Opinion No. 1986-481

J.W. “Bill” Ramsey

Attorney General of Arkansas — Opinion
September 14, 1987

STEVE CLARK, Attorney General

The Honorable J.W. “Bill” Ramsey State Representative Post Office Box 6 Prairie Grove, AR 72753

Dear Representative Ramsey:

You have asked whether our Opinions No. 86-365 and 86-415 preclude state legislators from serving on private, non-profit boards which oversee state funds received by the boards.

As you are aware, our previous Opinions have stated that legislators are “employees” of the State for purposes of the Ethics in Public Contracting Act and those goods and services to be procured or sold which are exempt from Arkansas’ State Purchasing Law are likewise exempt from the Ethics Act.

First, it is in your capacity as an EMPLOYER-LEGISLATOR [employee-legislator (??] (hereinafter “legislator”) that you are subject to the provisions of Act 483, not as a member of a private non-profit board.

For example, as a legislator, you could not participate in any matter which would pertain to any contract or subcontract, with that private non-profit board if:

1. you (or your family) had a financial interest in the organization. This is not likely if the board is non-profit and the board members do not receive compensation for their services; or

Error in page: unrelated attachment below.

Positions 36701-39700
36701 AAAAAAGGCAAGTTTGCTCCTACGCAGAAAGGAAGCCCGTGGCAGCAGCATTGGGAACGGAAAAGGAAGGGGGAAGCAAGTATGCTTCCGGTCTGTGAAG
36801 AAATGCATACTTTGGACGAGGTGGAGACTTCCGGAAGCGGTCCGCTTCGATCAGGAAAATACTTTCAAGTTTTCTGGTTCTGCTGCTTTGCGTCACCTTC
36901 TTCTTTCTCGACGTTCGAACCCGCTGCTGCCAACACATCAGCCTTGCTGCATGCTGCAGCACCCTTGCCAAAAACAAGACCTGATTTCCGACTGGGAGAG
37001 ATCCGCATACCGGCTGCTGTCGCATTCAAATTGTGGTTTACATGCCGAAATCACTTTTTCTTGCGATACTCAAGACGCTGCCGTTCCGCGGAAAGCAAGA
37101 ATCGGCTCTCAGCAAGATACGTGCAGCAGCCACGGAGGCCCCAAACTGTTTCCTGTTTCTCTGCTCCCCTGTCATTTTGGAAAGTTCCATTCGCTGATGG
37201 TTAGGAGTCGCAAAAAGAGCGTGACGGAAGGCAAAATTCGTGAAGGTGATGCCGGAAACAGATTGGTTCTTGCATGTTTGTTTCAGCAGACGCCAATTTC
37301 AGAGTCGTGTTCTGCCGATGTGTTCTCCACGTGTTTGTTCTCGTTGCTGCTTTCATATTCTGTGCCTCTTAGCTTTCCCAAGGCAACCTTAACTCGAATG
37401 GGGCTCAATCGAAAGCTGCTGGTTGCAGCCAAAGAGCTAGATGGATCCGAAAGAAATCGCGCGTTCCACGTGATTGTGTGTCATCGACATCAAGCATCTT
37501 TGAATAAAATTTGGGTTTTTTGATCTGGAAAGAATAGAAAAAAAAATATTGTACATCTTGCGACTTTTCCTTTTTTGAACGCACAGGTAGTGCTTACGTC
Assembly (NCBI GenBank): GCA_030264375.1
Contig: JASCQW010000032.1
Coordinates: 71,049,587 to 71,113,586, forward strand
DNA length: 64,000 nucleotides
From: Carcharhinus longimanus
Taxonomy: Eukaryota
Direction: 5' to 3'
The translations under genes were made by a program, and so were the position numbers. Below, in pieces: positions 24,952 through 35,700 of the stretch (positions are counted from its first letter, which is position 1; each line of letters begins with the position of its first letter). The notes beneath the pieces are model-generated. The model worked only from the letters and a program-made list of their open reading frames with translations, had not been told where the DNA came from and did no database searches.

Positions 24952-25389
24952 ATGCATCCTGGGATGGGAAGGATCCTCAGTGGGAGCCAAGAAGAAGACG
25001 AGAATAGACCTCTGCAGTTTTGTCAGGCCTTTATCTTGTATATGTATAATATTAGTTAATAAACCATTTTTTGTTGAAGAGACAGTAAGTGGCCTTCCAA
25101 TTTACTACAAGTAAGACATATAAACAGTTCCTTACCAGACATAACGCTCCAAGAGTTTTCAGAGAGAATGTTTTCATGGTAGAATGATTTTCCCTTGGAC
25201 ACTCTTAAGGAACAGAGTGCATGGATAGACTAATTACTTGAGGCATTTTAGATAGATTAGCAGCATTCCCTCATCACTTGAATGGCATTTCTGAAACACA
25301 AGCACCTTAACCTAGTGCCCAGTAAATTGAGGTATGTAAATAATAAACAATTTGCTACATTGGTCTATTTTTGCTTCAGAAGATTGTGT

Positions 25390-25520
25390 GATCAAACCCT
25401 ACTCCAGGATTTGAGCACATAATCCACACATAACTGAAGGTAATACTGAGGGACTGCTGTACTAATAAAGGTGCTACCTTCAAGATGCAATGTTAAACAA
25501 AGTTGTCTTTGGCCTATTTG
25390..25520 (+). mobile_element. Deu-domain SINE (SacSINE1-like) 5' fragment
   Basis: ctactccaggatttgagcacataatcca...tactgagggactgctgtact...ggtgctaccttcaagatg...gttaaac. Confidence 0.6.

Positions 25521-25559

2. you or your family belongs to a business or organization which has a financial interest in the board. Again, this is unlikely because of the non-profit status of the board; or
3. you or your family are negotiating with a prospective employer who is a part of the board or organization.

“Participation” in Act 483 means involvement through decision, approval, etc. Section 14-1101(A)(3). As an illustration, the Act would probably be violated if (1) the legislator/board member voted on the appropriation to that board/organization AND, (2) the legislator or his family had a financial interest in such organization.

No prohibition exists in Act 483 providing legislators serving on non-profit, private organizational boards which receive state funds.

The prohibitions of Act 483 relate to legislators in their public capacities acting on matters in which they have a private financial interest.

The foregoing opinion, which I hereby approve, was prepared by Special Counsel R.B. Friedlander.